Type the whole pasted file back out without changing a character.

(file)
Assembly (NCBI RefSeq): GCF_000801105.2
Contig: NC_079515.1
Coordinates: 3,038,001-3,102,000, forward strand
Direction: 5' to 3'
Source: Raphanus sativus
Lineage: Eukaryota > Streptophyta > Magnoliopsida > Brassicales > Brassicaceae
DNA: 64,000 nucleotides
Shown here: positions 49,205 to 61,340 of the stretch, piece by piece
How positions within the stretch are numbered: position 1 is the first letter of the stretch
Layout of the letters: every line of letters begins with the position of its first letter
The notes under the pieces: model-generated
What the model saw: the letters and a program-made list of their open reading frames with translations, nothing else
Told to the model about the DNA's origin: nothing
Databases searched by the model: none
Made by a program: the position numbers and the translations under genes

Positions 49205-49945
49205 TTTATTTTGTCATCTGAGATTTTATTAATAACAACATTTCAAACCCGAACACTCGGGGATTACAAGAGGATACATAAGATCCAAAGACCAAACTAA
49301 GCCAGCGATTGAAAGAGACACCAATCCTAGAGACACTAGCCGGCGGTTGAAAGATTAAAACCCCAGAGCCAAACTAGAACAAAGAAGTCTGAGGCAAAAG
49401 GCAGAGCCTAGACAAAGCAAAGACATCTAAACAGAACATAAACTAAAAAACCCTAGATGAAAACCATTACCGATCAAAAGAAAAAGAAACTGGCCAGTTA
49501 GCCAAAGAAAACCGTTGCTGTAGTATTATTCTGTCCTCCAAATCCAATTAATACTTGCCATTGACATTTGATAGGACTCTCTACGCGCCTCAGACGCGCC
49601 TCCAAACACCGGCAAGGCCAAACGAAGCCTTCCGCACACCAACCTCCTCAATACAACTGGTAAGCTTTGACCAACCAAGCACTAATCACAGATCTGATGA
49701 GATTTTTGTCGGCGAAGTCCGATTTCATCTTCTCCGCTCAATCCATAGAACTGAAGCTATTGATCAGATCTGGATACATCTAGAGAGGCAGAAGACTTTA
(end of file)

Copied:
Assembly (NCBI RefSeq): GCF_000801105.2
Contig: NC_079515.1
Coordinates: 3,038,001-3,102,000, forward strand
Direction: 5' to 3'
Source: Raphanus sativus
Lineage: Eukaryota > Streptophyta > Magnoliopsida > Brassicales > Brassicaceae
DNA: 64,000 nucleotides
Shown here: positions 49,205 to 61,340 of the stretch, piece by piece
How positions within the stretch are numbered: position 1 is the first letter of the stretch
Layout of the letters: every line of letters begins with the position of its first letter
The notes under the pieces: model-generated
What the model saw: the letters and a program-made list of their open reading frames with translations, nothing else
Told to the model about the DNA's origin: nothing
Databases searched by the model: none
Made by a program: the position numbers and the translations under genes

Positions 49205-49945
49205 TTTATTTTGTCATCTGAGATTTTATTAATAACAACATTTCAAACCCGAACACTCGGGGATTACAAGAGGATACATAAGATCCAAAGACCAAACTAA
49301 GCCAGCGATTGAAAGAGACACCAATCCTAGAGACACTAGCCGGCGGTTGAAAGATTAAAACCCCAGAGCCAAACTAGAACAAAGAAGTCTGAGGCAAAAG
49401 GCAGAGCCTAGACAAAGCAAAGACATCTAAACAGAACATAAACTAAAAAACCCTAGATGAAAACCATTACCGATCAAAAGAAAAAGAAACTGGCCAGTTA
49501 GCCAAAGAAAACCGTTGCTGTAGTATTATTCTGTCCTCCAAATCCAATTAATACTTGCCATTGACATTTGATAGGACTCTCTACGCGCCTCAGACGCGCC
49601 TCCAAACACCGGCAAGGCCAAACGAAGCCTTCCGCACACCAACCTCCTCAATACAACTGGTAAGCTTTGACCAACCAAGCACTAATCACAGATCTGATGA
49701 GATTTTTGTCGGCGAAGTCCGATTTCATCTTCTCCGCTCAATCCATAGAACTGAAGCTATTGATCAGATCTGGATACATCTAGAGAGGCAGAAGACTTTA